I want people to realize their own power and purpose. As my friend sings beautifully in her band, Emma’s Lounge, “You have what you need, so will you please go and make your medicine?” I believe that everyone has something special, unique, and powerful to contribute to the world, and if we all seek and do just that, we’ll operate in harmony. But only together can these things be achieved – humans were not meant to live in isolation. So along the way, as we develop our own gifts and share them with the world, we have to work on not only bettering ourselves but relating to one another, too.
How do you define belonging and connection, and how have your definitions changed over time?
Belonging, to me, is about inclusivity and comfort. Connection is about that profound resonance you feel when someone just “gets” you. My definitions have changed over time to be more intuitive and less societal – ironic, perhaps, considering that these are about society by definition. But the older I get, the more I give myself permission to “follow my heart” and realize that I know, deep down, what good feels like and what I need. Belonging and connection are two of those things.
What’s something you make sure to do every day/week/month that helps you practice self-care and self-love?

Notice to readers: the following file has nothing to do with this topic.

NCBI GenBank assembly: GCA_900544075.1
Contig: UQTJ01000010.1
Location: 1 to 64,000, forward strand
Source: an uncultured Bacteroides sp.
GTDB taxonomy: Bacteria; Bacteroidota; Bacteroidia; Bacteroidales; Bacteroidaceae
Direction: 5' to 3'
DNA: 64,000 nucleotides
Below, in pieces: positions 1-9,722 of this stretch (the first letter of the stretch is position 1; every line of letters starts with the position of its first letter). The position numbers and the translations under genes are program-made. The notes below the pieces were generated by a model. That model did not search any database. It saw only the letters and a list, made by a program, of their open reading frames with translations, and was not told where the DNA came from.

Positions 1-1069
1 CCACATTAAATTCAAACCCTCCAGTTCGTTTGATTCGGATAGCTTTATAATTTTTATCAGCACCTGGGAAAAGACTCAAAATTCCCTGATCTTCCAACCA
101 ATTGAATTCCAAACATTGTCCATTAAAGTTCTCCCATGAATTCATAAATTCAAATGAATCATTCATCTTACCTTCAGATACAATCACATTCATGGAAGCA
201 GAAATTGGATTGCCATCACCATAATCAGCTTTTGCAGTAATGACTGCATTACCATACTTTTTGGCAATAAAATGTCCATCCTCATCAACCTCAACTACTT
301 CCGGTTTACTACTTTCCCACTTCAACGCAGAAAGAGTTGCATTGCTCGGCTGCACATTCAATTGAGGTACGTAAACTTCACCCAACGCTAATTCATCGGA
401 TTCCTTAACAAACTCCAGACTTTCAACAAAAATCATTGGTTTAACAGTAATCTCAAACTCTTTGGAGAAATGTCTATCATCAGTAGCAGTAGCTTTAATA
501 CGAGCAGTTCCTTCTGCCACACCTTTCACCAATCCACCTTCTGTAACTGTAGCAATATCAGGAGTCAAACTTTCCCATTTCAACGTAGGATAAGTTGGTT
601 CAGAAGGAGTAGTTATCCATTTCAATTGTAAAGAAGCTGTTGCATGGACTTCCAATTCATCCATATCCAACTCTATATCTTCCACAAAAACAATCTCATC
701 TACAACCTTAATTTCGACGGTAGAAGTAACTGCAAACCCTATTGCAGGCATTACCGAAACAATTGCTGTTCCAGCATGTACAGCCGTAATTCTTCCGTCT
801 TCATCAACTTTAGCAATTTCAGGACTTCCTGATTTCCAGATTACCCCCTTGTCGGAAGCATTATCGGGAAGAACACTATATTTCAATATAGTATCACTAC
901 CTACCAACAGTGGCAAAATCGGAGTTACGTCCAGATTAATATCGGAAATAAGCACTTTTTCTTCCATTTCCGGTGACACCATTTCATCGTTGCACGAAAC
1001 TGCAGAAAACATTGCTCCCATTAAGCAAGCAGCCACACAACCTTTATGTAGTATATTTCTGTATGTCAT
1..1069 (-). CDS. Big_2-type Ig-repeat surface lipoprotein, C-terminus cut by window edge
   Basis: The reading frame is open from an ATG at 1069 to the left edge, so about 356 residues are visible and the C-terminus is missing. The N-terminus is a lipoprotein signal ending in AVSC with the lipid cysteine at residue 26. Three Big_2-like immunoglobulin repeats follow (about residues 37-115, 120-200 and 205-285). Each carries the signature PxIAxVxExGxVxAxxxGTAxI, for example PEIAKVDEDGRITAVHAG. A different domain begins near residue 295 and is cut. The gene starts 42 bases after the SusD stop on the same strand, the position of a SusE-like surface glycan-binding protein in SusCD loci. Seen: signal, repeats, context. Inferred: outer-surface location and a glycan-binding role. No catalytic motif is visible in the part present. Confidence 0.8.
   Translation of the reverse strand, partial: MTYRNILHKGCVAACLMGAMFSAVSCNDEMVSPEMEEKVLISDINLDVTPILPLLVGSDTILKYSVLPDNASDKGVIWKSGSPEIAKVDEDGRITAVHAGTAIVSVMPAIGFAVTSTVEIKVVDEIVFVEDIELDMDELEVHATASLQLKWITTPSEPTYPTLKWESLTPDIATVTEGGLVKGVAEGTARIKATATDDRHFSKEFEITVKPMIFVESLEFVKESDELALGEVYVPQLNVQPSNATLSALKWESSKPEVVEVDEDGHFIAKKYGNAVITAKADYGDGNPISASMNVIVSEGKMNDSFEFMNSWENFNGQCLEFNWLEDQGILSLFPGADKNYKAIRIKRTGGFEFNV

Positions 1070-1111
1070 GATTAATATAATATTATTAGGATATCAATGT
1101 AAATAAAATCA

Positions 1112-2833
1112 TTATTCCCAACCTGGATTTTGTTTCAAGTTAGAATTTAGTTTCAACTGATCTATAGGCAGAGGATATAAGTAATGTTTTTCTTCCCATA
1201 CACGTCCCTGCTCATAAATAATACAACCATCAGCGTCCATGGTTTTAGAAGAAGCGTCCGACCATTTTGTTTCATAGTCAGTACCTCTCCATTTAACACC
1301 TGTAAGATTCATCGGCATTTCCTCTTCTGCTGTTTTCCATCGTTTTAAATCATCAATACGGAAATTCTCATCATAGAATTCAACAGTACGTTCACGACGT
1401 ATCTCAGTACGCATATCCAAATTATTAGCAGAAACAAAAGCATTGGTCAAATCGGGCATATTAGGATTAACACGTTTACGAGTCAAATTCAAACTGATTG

I love eating and drinking, and I almost always limit my consumption to foods and beverages that I’m excited to enjoy. This may sound odd, but I know so many people have disordered relationships with food, and it really disappoints me when I hear womyn especially use words like “bad” and “cheat” that have such negative connotations to refer to fueling their body. For example, I ate chips and salsa followed by Girl Scout Cookies for dinner tonight – and I feel great about it! I also worked out and drank a lot of water today, because my growth edge in life is finding balance. So, I guess the broadest answer to your question is that I listen to my body every day. What does she crave? What does she need? I try my best to provide it, and the fact that I’m working on it absolves me of any guilt that may try to creep in.
How do you define success in your life and/or business?
Success, to me, means having done work that I’m proud of. I feel successful when I’ve presented or finished or submitted something that I feel good about. Sometimes, it truly is enough to get something done, though; success for me is as much about the follow-through as it is the quality, because that can be so subjective from person to person or time to time.
Is there anything else you’d like to share?
I’d be remiss if I didn’t acknowledge the community contributions to the understandings I shared above. While I’m not going to make individual shoutouts, because this is not a 2003 AIM profile, I do want to underscore the personal and shared work I’ve done to get to this point. My best advice for anyone looking to advance their own understandings and self-love would be to find your people – even if they don’t know each other or are physically far away or whatever – and reach out for their metaphorical hands. Maybe it’s just the extrovert in me, but I live my life like that “proverb” of questionable origins: “If you want to go fast, go alone, but if you want to go far, go together.”
Photo courtesy of Emily Barksdale